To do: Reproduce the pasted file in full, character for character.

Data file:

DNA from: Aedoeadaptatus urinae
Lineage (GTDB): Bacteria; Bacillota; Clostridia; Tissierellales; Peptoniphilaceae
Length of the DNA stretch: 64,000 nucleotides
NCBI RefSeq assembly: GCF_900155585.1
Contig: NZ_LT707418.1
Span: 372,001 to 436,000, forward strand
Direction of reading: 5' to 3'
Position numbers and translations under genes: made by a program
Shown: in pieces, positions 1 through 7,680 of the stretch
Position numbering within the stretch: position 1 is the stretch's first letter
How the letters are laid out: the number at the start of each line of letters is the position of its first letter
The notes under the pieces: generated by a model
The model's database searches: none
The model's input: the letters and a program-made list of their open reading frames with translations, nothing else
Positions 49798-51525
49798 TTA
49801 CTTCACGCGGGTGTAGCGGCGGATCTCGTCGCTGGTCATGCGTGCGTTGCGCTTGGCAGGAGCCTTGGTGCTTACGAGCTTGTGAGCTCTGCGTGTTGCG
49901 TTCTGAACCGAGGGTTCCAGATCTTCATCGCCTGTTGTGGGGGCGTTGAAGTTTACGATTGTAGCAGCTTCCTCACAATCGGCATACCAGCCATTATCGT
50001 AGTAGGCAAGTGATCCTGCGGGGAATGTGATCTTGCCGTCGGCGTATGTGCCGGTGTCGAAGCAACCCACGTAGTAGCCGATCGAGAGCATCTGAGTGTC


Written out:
DNA from: Aedoeadaptatus urinae
Lineage (GTDB): Bacteria; Bacillota; Clostridia; Tissierellales; Peptoniphilaceae
Length of the DNA stretch: 64,000 nucleotides
NCBI RefSeq assembly: GCF_900155585.1
Contig: NZ_LT707418.1
Span: 372,001 to 436,000, forward strand
Direction of reading: 5' to 3'
Position numbers and translations under genes: made by a program
Shown: in pieces, positions 1 through 7,680 of the stretch
Position numbering within the stretch: position 1 is the stretch's first letter
How the letters are laid out: the number at the start of each line of letters is the position of its first letter
The notes under the pieces: generated by a model
The model's database searches: none
The model's input: the letters and a program-made list of their open reading frames with translations, nothing else
Positions 49798-51525
49798 TTA
49801 CTTCACGCGGGTGTAGCGGCGGATCTCGTCGCTGGTCATGCGTGCGTTGCGCTTGGCAGGAGCCTTGGTGCTTACGAGCTTGTGAGCTCTGCGTGTTGCG
49901 TTCTGAACCGAGGGTTCCAGATCTTCATCGCCTGTTGTGGGGGCGTTGAAGTTTACGATTGTAGCAGCTTCCTCACAATCGGCATACCAGCCATTATCGT
50001 AGTAGGCAAGTGATCCTGCGGGGAATGTGATCTTGCCGTCGGCGTATGTGCCGGTGTCGAAGCAACCCACGTAGTAGCCGATCGAGAGCATCTGAGTGTC